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Diseases 2017, 5(4), 28;

Risk Evaluation Requires an Independent Mind

Fraunhofer Institute Applied Polymer Research (IAP), Division of Life Science and Bioprocesses, Department of Biomaterials and Healthcare, Potsdam-Golm 14476, Germany
Author to whom correspondence should be addressed.
Received: 13 November 2017 / Revised: 21 November 2017 / Accepted: 21 November 2017 / Published: 24 November 2017
(This article belongs to the Special Issue Pediatric Diseases)
Full-Text   |   PDF [149 KB, uploaded 27 November 2017]


Biomedical research pertaining to pathologies observed in adolescents can involve areas where patients can expect no immediate benefits. Here, Congress stipulates that local review boards are restricted to approving procedures posing no greater than minimal risk (45 CFR 46.404). An evaluation of risk embraces the current state of the art with regard to the safety and efficacy of procedures. A tendency of biomedical scholars to cite highly cited documents can introduce a bias in an argumentation in favor or against a given recommendation in the context that bias in citations can be correlated with an imprudent use of funds for research. We use choice examples to highlight the necessity of approaching any scholarly task with an independent mind. View Full-Text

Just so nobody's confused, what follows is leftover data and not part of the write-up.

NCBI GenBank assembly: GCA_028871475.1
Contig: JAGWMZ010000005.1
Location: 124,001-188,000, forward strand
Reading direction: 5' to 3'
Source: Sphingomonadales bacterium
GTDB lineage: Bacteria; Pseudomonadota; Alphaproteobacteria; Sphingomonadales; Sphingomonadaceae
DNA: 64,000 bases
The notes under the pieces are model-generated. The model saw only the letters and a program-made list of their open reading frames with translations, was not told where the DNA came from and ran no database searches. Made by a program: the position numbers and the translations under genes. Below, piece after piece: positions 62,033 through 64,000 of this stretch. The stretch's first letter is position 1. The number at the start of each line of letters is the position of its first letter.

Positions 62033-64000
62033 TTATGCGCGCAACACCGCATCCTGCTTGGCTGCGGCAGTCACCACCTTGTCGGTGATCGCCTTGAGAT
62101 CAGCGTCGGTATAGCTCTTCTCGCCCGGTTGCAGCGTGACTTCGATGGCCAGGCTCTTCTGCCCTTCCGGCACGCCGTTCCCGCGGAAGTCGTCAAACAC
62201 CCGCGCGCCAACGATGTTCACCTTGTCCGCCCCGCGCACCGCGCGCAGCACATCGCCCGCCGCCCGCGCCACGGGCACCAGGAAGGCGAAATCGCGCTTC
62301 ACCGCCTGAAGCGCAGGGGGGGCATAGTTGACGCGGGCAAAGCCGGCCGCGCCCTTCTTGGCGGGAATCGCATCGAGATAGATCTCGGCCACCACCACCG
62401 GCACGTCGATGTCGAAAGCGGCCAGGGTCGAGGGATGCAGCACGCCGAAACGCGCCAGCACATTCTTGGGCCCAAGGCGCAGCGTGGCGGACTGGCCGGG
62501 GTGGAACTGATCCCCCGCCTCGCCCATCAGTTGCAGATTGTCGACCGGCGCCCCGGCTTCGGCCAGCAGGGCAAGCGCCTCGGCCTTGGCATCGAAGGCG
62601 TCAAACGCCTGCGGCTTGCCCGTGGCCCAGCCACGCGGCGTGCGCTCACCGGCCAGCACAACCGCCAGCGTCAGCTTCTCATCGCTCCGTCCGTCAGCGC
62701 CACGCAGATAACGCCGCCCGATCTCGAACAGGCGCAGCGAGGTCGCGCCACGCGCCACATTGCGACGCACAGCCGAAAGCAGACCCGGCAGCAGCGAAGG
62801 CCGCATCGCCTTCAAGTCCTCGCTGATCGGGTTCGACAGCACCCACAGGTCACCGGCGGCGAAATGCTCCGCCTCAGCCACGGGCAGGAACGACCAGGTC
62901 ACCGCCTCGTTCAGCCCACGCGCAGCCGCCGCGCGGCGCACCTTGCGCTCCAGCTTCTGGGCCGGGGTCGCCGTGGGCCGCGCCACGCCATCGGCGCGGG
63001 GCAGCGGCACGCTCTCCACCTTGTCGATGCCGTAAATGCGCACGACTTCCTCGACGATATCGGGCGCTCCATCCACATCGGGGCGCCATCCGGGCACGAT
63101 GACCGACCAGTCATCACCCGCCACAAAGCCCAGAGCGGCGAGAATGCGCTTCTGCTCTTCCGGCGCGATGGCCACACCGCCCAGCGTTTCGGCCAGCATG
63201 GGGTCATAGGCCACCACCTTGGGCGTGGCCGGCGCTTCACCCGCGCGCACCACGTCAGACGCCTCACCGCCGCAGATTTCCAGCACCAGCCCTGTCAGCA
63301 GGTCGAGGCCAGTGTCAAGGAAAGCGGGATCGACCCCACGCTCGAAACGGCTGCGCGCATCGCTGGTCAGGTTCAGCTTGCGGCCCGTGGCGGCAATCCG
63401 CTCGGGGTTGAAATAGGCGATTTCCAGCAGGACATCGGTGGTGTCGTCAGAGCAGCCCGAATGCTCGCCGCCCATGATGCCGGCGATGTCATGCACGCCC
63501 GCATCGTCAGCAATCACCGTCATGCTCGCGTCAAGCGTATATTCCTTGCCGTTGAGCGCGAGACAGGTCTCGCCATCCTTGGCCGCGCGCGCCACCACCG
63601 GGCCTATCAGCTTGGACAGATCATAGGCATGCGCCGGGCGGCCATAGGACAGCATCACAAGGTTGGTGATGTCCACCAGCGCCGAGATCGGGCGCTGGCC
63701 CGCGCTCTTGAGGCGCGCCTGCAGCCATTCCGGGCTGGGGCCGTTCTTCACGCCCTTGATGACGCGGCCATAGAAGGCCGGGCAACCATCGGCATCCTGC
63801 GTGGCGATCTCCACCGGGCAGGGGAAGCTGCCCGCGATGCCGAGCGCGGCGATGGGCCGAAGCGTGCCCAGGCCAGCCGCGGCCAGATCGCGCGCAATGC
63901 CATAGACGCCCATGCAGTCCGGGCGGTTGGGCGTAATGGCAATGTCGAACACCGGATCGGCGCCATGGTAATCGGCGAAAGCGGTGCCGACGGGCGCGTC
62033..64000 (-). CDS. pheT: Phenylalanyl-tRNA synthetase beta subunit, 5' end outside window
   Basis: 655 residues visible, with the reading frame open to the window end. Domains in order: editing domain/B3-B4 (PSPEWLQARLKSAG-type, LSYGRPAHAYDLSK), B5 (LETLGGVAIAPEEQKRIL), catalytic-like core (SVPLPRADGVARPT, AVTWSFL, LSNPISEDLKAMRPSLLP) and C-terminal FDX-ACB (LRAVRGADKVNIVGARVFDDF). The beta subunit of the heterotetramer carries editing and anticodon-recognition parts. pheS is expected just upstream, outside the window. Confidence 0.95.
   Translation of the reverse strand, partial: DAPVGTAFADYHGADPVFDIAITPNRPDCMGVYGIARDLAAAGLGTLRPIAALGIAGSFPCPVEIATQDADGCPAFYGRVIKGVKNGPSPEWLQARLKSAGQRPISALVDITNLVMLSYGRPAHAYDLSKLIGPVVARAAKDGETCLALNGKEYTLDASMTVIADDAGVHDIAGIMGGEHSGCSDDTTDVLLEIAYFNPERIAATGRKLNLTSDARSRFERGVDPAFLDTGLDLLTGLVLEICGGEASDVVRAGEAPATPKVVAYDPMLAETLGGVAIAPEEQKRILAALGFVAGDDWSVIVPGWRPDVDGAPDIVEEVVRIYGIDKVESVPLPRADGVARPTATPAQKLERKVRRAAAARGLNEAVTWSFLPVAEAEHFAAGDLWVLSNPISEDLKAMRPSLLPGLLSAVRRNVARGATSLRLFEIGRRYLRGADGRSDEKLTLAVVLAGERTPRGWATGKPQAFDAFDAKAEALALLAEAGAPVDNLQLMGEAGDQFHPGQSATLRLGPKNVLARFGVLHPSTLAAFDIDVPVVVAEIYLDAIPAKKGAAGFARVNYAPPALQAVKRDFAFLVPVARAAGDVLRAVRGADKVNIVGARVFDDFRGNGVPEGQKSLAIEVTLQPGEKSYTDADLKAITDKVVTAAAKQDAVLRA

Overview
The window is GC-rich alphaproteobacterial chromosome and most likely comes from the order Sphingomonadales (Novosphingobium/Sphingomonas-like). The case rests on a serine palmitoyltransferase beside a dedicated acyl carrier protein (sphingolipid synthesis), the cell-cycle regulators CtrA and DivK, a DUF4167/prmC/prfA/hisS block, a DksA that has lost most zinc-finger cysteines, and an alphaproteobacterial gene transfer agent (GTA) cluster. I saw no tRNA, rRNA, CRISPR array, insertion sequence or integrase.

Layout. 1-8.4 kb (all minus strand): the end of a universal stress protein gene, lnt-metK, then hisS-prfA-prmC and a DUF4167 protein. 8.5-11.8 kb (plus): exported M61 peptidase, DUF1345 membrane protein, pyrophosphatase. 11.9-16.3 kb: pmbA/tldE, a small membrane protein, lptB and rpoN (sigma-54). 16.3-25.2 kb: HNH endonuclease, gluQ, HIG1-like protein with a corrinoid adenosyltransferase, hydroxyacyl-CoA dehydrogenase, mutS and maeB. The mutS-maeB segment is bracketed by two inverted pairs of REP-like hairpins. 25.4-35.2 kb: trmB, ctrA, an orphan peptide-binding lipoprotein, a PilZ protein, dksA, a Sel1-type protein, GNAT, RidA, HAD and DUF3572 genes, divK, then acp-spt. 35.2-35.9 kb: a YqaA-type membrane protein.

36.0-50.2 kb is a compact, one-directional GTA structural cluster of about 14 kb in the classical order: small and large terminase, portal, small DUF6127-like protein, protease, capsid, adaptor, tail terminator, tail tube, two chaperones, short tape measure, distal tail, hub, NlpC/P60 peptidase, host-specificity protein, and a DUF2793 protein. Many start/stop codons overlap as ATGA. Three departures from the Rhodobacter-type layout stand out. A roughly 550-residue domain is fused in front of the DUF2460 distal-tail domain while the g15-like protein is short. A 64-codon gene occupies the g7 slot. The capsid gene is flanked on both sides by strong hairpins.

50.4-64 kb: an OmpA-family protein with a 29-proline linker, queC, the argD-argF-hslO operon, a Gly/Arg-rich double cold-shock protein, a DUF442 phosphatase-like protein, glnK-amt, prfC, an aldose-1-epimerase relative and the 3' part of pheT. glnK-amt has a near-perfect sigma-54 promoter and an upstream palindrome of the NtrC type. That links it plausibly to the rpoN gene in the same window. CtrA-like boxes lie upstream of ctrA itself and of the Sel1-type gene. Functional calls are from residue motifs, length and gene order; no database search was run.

Keywords: Risk assessment; bias; research Risk assessment; bias; research
This is an open access article distributed under the Creative Commons Attribution License which permits unrestricted use, distribution, and reproduction in any medium, provided the original work is properly cited. (CC BY 4.0).

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Schmidt, C.; Storsberg, J. Risk Evaluation Requires an Independent Mind. Diseases 2017, 5, 28.

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